CAVANAUGH: Because of disease?
SHEEHAN: Probably because of disease, yeah.
CAVANAUGH: Wow. You know, despite the image of paradise that we still have and we get from Cooke and Melville and Gauguin, all three of these men encountered great difficulties in their south seas journeys didn't they? I mean, James Cooke was killed.
SHEEHAN: He was indeed. He was killed on Hawaii. Yet in that death becomes something of course of the legend of Cooke. He's elevated through the art work you'll again see in the exhibit as sort of like a patron saint or a martyr of British navigational expansion and exploration. So he's often depicted as the person holding back the Marines from shooting the indigenous people who are about to kill him. So there's something of a paradox we'll see in Cooke's character because although he opens up the Pacific and describes it in glowing terms, he's also responsibility I guess you could say for the demise of the culture he describes.
CAVANAUGH: Yes, yes. And that's part of what you say all thee of these men encounter. They went to paradise, places we think of paradise, and yet they witnessed that paradise shrinking in one way or another.
SHEEHAN: Melville is very blunt about his opinion of the encroachment of westerners like himself, the whalers who exploit the local population, missionaries who come in and change customs and cultures and that sort of thing, and also colonial officials. And Gauguin is thoroughly critical. Even though he is very much a part of that whole system, he goes to the south sea in a sense to escape from French culture, still finds himself immersed in French culture there in Tahiti. And he is interested in painting not only for a personal liberation but also to make money out of the whole project, which he never seems to really quite do.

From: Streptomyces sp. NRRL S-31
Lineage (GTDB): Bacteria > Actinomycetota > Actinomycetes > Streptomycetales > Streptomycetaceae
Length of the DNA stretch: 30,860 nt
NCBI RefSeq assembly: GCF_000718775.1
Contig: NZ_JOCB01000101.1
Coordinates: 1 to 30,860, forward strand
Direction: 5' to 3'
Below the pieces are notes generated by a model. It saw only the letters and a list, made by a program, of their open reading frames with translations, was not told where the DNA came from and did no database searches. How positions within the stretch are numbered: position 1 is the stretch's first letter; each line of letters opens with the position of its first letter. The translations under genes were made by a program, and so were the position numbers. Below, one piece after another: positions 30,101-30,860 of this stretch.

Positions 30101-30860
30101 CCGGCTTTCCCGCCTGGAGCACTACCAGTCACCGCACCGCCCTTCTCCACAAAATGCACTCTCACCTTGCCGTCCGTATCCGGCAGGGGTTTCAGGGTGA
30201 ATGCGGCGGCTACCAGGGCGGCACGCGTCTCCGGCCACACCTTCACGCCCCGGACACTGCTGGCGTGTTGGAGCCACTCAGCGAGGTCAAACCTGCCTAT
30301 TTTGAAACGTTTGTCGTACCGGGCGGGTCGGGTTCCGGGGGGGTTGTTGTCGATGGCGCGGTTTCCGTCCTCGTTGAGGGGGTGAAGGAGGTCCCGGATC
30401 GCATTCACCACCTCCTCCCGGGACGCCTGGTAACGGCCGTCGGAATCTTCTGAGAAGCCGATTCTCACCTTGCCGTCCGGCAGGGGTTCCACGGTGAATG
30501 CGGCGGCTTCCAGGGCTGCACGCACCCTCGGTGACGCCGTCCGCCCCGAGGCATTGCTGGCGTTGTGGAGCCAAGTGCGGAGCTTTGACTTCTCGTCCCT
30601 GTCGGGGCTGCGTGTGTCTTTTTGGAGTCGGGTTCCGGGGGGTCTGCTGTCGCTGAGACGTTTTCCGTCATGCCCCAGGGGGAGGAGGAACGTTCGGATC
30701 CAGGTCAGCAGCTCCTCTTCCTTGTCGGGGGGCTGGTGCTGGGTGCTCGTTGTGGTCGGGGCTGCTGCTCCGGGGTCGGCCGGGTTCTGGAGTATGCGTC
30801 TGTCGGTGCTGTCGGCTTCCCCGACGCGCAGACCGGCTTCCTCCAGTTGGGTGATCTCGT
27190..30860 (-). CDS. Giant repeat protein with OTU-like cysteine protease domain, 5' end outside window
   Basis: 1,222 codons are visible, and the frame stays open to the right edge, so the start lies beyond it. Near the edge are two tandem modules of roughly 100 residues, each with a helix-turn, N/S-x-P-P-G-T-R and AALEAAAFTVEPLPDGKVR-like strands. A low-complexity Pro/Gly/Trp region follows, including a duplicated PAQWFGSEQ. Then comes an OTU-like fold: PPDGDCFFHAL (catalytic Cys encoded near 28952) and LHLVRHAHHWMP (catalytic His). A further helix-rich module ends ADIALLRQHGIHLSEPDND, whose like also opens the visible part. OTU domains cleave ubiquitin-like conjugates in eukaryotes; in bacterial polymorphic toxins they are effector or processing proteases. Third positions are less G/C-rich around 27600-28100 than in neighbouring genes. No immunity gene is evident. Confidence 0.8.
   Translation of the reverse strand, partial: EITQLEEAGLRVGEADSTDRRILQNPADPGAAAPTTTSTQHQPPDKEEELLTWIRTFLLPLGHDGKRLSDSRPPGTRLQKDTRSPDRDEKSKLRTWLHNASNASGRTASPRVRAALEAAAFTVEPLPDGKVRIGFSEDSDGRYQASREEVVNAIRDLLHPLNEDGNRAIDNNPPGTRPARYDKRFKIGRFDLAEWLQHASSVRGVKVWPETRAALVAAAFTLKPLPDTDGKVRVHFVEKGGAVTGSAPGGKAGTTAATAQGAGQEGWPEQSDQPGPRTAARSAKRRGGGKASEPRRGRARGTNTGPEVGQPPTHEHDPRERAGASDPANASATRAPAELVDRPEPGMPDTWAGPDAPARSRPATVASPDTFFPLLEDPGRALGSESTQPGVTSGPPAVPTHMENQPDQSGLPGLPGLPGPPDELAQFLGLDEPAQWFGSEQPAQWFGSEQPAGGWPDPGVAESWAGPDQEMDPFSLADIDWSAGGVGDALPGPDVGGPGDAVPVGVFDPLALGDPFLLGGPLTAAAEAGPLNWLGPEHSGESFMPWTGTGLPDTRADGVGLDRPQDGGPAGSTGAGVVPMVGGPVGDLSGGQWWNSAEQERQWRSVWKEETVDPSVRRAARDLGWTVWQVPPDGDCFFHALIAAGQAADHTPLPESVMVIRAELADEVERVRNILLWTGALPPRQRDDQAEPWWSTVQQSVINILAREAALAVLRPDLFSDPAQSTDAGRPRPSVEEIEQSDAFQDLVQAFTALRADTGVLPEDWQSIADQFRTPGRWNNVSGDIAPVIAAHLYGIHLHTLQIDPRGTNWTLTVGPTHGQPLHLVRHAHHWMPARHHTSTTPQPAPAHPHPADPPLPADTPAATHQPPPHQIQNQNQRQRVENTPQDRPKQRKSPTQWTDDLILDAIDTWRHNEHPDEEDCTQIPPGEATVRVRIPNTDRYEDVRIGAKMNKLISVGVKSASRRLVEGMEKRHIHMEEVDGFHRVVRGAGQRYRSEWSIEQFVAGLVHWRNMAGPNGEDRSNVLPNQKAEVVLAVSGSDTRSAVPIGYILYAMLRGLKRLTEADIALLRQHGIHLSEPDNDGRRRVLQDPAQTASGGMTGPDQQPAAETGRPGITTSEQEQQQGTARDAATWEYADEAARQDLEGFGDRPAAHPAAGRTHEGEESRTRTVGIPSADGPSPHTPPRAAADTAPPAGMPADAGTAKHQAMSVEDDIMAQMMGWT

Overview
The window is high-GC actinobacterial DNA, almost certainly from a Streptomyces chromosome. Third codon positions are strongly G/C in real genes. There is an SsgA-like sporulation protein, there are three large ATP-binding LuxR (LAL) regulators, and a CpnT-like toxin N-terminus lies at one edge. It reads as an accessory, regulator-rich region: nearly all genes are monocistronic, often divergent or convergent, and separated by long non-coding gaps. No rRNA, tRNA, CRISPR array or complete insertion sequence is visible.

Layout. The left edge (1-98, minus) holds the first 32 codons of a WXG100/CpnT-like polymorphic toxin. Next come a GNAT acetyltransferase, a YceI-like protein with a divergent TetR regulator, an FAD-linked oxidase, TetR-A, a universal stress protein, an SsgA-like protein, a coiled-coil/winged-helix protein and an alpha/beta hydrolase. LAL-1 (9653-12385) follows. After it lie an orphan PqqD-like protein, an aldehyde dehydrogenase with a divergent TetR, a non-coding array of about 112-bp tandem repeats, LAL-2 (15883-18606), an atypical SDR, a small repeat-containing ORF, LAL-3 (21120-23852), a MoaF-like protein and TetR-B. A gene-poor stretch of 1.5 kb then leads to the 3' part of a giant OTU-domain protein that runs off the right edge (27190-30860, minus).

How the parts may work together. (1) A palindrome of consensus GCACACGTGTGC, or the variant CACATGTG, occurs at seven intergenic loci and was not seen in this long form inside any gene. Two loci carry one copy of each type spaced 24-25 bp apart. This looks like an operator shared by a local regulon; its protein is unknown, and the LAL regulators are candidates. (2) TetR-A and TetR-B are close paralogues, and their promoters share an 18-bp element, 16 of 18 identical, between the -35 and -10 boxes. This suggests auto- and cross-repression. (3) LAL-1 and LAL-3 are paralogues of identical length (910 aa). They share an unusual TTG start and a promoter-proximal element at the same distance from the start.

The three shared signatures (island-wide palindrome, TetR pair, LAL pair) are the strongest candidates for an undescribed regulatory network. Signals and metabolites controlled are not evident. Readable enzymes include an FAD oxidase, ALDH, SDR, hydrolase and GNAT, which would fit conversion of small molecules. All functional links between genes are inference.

CAVANAUGH: And yet that image of paradise persists even to this day. Would you say that's because we need a paradise?
SHEEHAN: I think so. You know, it's sort of a dream that we all have to get away from work, from the pressures of our frenetic lifestyle, and so on. And there's always this idea that perhaps somewhere out there there's a paradise beyond for me. And we see it oftentimes in popular culture. One of the small parts of the exhibit that we do draw people's attention to on the surprise is a TV show called adventures in paradise, that screened in the late 1950s, early 1960s. And it was about a Korean war veteran who goes off, and sails on the Tiki 3, he does good in the Pacific, and it always seems to come out right for him, and he has a lot of adventures on the way. But I also conclude that portion of the exhibit with another image. That of a volleyball sitting on a beach and on the volleyball is a face. And every time someone comes down into the exhibit, oftentimes I hear the word Wilson! So this is Tom Hanks, of course, and his companion on that terrible island.
CAVANAUGH: On that terrible island, yes, Joe versus the volcano.
SHEEHAN: The Pacific has the capacity to both entrance us, but also to confound us and to confuse us. And to ultimately to tragedy as well.
CAVANAUGH: Well, I want to let everyone know that Cooke, Melville and Gauguin, three voyages to paradise is on view at the maritime museum all the way until January first. And I've been speaking with Kevin Sheehan, assistant curator on that exhibit, he is the librarian at the San Diego mire time museum. Thank you so much.
SHEEHAN: Thanks for having me, Maureen.